Wednesday, September 2, 2020

Are we in the end times?

 I believe there is a general belief that we are in the end times, and this belief is based on several factors. First of all, our planet has been experiencing many crises over the past few decades.

The perceived threats of climate change, destruction of the environment, nuclear war, and disease pandemics such as swine flu have all contributed to this belief.

Secondly, the media and popular culture have contributed to this belief. Many movies and books portray a bleak future for humanity.

Finally, the technological singularity has contributed to this belief. Many people believe that artificial intelligence will eventually surpass human intellect.

It appears to me that the end times are right now, or will be soon. We are all living in a state of incessant change and motion. Every week something is different or has changed for us humans.

We have new technologies, and the ways we interact with each other are different. We have new fashions, foods, music, jobs. New movies come out every year on average it seems.

We have a new president, social media has become ubiquitous. Every year there are 10 million more people on the planet.

We are also living in an age where the environment around us is changing, both within our own lifetimes and not. The world's population will soon be over a billion people greater than it was ten years ago.

First, the question of whether or not in fact we do live in end times. It seems clear that there are multiple definitions for what 'end' could mean. The most straightforward one would be to assume that the end is referring to a specific point in time - either by event (e.g., a nuclear war) or an occurrence (the heat death of the universe).

But is there any such specific point in time? Someone once said that we are all living in end times. I think this may be true as well, although it requires a bit of unpacking.

There is a difference between the end of time in the sense that there will be an end to physical life (which certainly may not happen) and the point where we are no longer able to make meaningful changes. This latter one is what I think of as 'the end' - or, at least, it's particularly relevant for humans.

In that sense, it is the end of the human epoch - we aren't going to be around forever. Might as well call it a 'novel' or 'epoch', because hardly anything like this has ever happened in our old Earth. But what does this mean about whether we're living in end times? Well, here are some possibilities.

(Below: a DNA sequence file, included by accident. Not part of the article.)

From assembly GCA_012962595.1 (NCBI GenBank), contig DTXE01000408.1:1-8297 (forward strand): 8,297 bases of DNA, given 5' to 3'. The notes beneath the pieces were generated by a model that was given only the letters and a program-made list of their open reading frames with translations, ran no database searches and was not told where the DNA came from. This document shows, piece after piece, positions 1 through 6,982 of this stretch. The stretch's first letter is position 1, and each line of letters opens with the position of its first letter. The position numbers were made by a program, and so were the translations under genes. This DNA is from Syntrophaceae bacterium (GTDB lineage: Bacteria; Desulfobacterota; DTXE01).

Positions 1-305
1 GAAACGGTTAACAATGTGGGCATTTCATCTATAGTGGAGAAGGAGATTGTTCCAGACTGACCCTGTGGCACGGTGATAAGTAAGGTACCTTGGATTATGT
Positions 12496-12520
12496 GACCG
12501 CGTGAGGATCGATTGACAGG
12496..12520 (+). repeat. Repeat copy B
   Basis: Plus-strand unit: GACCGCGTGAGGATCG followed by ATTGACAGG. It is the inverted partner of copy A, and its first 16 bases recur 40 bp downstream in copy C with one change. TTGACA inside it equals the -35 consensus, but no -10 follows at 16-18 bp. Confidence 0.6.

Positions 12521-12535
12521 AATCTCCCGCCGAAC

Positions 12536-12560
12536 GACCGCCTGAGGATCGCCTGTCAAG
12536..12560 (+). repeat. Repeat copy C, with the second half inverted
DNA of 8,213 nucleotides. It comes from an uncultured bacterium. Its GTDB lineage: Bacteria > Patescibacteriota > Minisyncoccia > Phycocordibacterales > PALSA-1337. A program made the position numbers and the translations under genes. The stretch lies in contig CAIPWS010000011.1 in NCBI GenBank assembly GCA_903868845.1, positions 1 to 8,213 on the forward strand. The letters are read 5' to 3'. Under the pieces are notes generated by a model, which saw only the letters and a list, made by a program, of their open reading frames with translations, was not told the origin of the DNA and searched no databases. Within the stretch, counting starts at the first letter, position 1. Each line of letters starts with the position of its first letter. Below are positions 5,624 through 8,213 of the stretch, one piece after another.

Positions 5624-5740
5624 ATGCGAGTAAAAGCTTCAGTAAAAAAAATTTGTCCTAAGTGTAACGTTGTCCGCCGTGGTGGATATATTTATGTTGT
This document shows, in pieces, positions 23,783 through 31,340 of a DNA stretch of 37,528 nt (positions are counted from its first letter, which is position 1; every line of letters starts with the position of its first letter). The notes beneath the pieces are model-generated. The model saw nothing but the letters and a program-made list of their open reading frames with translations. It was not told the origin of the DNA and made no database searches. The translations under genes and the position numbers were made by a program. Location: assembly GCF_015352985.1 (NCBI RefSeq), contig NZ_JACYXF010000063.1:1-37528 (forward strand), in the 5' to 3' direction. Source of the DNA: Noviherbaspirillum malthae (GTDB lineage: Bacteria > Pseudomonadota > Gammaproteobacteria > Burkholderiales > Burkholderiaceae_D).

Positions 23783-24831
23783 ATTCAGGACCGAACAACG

First, it might just mean that we're 'in the end', but not really at the end. In other words, we may be growing more and more self-destructive by the day, with a global extinction event in our near future, but no official point of time where things are going to go downhill.

This is the most likely case, but it's also true that many things are happening at once. The world is becoming more and more unstable; not only do we have a variety of existential risks to deal with, but our governments are being corrupted by corporate interests and the media has become extremely polarized.

First of all, you need to understand that the end times are not something to be feared. In fact, it is a time which offers immense potential for growth and development.

Many humans see an end time as something which is to be feared. But the truth of the matter is - it isn't.

In fact, it can be said that the end times could be one of the most exciting, liberating and vibrant periods of history!

Why do I say that?

Well, when we look at the world - it seems to be a rather depressing place for many humans.

Many of them are stuck in dead-end jobs, living lives which they don't enjoy.

So in the end times, both those who believe they are saved and those who think they are not will be found to have been correct. Those who thought they were going to be "saved" but actually were not will suffer eternally in hell, or rather a dark void where it is impossible for them to find their way out of the darkness. On the other hand, those that believed there was no hope for salvation because their fate had already been decided by God would likely feel a deep sense of relief from this realization even if it meant that death was final.

Now, you may be asking yourself how is this possible when the Bible clearly says that Jesus came to save us from our sins? Well, it all comes down to a proper understanding of God's mercy and justice. Salvation is not a right but rather a gift through grace alone. It cannot be earned by any person or group of people; it can only be received freely as a gift for those who believe in what Christ did on the cross.

Here's a great example of how God's mercy and justice work together: The Old Testament is filled with many examples of the nation Israel failing to keep the covenant, which caused them to be punished by God. However, because they were his chosen people and he loved them even though they sometimes didn't live up to their end of the deal, he always provided a way for them. He would forgive their sins if they turned back to him through repentance.

However, just because God could forgive them didn't mean that he would always be able to bring the nation back into a state of harmony with him. The Israelites had to make an effort themselves, as did King Solomon when he built the temple in Jerusalem and dedicated it to God.

The point is this, just because a person or group of people doesn't believe in Jesus as the Messiah and are therefore liable to go to hell does not mean that God will force them into heaven against their will. That would be completely unjust on his part.

However, what if a person or group of people willfully reject Jesus as the Messiah and then suffer eternal damnation? Wouldn't that mean they would be receiving their just deserts?



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